Publication Date


Document Type


First Advisor

York, Cindy

Degree Name

Ph.D. (Doctor of Philosophy)

Legacy Department

Department of Educational Technology, Research and Assessment (ETRA)


This qualitative case study examined teachers’ perceptions and use of adaptive diagnostic assessment for improving teaching and learning of elementary level mathematics. Specifically, this case study was conducted at some of the leading primary schools in a Midwestern school district. TPACK theory was used as the theoretical framework for this case study to provide an understanding of how the teaching and learning of mathematics occurs in the classroom and the changes that occur due to the implementation of adaptive diagnostic assessments. A survey, individual interviews, a focus group, and journal reflections were used for data collection. The findings of this study illustrate that adaptive diagnostic assessment is a critical tool for improving pedagogical practice by enhancing mathematics teaching and learning. The teachers’ feedback demonstrated they were satisfied with the benefits offered by adaptive diagnostic assessment for improving mathematics teaching and learning of. The teachers also outlined the challenges that hindered their effective use of diagnostic assessment tools. However, in some cases, the diagnostic tool did not give a true reflection of students’ mathematical knowledge and level of understanding because of the disparity between the curriculum concepts and those contained in the assessment. The findings of this study support the need for adoption of adaptive diagnostic assessments to improve pedagogical practice and promote learning of mathematics among elementary level students.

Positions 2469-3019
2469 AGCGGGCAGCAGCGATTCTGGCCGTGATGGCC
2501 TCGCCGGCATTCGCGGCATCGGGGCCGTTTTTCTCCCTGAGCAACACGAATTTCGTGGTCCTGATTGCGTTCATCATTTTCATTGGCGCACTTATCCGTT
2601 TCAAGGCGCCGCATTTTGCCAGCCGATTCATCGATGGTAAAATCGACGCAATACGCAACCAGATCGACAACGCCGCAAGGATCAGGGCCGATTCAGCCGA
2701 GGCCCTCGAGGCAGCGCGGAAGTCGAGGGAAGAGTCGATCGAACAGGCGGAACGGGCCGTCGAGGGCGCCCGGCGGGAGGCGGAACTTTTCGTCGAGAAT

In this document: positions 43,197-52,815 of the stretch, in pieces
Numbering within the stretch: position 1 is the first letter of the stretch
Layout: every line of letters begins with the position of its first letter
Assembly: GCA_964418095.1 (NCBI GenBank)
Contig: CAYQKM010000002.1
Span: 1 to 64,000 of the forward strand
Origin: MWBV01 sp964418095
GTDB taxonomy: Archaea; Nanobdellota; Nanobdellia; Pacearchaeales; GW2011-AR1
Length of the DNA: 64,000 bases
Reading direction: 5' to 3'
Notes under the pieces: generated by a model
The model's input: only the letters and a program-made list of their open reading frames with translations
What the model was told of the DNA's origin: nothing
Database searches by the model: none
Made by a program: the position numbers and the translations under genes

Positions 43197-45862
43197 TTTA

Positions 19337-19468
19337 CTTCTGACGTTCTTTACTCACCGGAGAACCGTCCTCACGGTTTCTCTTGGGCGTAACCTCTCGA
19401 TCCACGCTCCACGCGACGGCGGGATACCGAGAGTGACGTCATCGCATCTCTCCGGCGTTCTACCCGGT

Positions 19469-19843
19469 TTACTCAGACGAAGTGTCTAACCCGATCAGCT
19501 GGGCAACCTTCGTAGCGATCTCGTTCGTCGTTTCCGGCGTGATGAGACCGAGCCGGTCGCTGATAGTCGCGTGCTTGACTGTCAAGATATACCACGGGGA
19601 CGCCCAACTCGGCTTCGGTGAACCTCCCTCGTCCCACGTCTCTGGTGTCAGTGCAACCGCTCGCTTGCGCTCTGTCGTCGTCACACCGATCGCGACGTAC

183 pages




Northern Illinois University

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